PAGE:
She speaks to us in the local dialect, “Maribu boli janichu maa tathapi pet purbo boli aamba takua, tentli manji khauchu (We know that we will die eating these mango kernels and tamarind seeds to satiate our hunger).” Then she goes on to underline a stark reality, “There is no work available, government subsidised rice is distributed once in two or three months and even then we have no money to buy it. Tell me, do we have a choice but to eat these mango kernels?”
This is Chaita Majhi, 55, of Bahadulki village of Orissa’s Kashipur block. Her husband had died 10 years ago after he had complained of acute stomach pain. It was clear that his miserable diet of mango kernels had taken its toll. Yet, today, knowing full well that her husband had died of food poisoning after consuming toxic mango kernels, Chaita herself has little option but to eat them when she finds herself without food or money.
Yes, Chaita does have a card from the local administration indicating that she is entitled to subsidised rice. But the food grain is often not available, and when the rice is available, she finds herself without the money to buy it, even at the subsided rate at which it is sold. It is also difficult for her to go to the Siripai panchayat office to get the rice, because it is situated about 15 kilometres from where she stays and there is no transport available to ferry her there.
According to the World Food Programme (WFP), about one billion people in the world are hungry. In India they number over 350 million, and some areas like this tribal region of Orissa are among the worst off, with over 80 per cent of the population living below poverty line.
There are several women like Chaita in this region who have similar stories to relate. Sarasmati Majhi puts it this way, “Here everybody is forced to prepare these mango kernels in unhygienic conditions, especially during the monsoon, and end up dying of diarrhoea, or even cholera. Officials come and tell us not to eat them and that they are harmful for us. They even distribute rice during these visits. But a few days later, they go back and we are faced with the same problems. So we fall back on mango kernels.” In fact, almost every household in these parts have their stock of mango kernels as their only source of food security.
The tribals in the region prepare for the difficult period of the rains by collecting mango kernel and tamarind seeds. These are then washed in the local rivulets and left out to dry. The dried seeds are then ground and stored. The mango gruel – often the staple diet here – is made by adding water to the stored mixture and cooking it.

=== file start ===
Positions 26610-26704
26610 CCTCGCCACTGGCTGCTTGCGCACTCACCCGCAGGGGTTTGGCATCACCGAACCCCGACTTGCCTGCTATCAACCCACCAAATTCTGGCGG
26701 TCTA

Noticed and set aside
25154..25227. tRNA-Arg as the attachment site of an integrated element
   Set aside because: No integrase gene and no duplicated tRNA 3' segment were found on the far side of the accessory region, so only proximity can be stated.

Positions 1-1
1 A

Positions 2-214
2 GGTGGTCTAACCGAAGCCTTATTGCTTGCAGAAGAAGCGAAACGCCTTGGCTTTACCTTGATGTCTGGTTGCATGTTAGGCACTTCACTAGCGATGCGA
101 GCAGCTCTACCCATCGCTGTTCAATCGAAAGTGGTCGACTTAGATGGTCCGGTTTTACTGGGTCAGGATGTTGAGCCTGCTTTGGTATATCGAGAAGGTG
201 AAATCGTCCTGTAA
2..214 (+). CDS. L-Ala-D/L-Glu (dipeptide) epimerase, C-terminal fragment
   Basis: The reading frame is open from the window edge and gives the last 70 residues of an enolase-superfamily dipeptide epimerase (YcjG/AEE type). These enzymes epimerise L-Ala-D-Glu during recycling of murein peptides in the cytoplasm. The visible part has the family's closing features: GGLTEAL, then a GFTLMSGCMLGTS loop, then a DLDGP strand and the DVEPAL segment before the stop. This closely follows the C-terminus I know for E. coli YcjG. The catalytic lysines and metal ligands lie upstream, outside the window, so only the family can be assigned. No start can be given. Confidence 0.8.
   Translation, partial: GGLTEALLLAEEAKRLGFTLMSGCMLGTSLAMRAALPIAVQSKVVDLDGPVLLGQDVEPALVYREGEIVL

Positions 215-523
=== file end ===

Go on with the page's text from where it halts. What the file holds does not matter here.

According to Badal Tab, a local resident, that deaths are very common during the monsoon because the stock of food grain in the household gets exhausted and people manage with starvation fare like mango kernels, the bark of salap tree, tamarind seeds, jackfruit seeds, and roots, fruits and shoots from the jungle like bamboo and mushroom.
The severe food shortage is accompanied during the rains with the shortage of firewood. So people take to cooking large quantities of food for four to five days. It is this fare that ultimately kills them.
According to Dr S. Kar, Director of the Regional Medical Science and Research Centre (RMRC), Bhubaneswar, mango kernels, mushrooms, and tamarind seeds are rich in carbohydrates and other nutrients. However, they are stored and cooked in unhygienic conditions, leading to fatalities.
Orissa’s tribal belt has long been the focus of concern. The government has introduced several welfare measures to address the endemic poverty in the region.
So why do people continue to die after imbibing toxic starvation foods? Explains Rajkishore Mishra, state advisor to Commissioner Supreme Court (right to food), “Government schemes are designed to fail and the gap between supply and demand is never filled. Most people here don’t have documents that protect their entitlements to government subsidised rations. And while there is food grain supplied to the public distribution system, the tribals don’t have the purchasing power. To make matter worse, these adivasis (tribals) have no rights to either agricultural land or the forests that had once provided them with food and shelter in times of distress.”
The National Advisory Council (NAC) convened under Congress President Sonia Gandhi has recommended food security cover for roughly eighty crore people, beginning in phases from the next financial year. This will soon be written into a food security law. The question is whether the measure will make a meaningful difference to the lives of women like Chaita Majhi and Geeta Naik, who have had to live on the edge of starvation all their lives.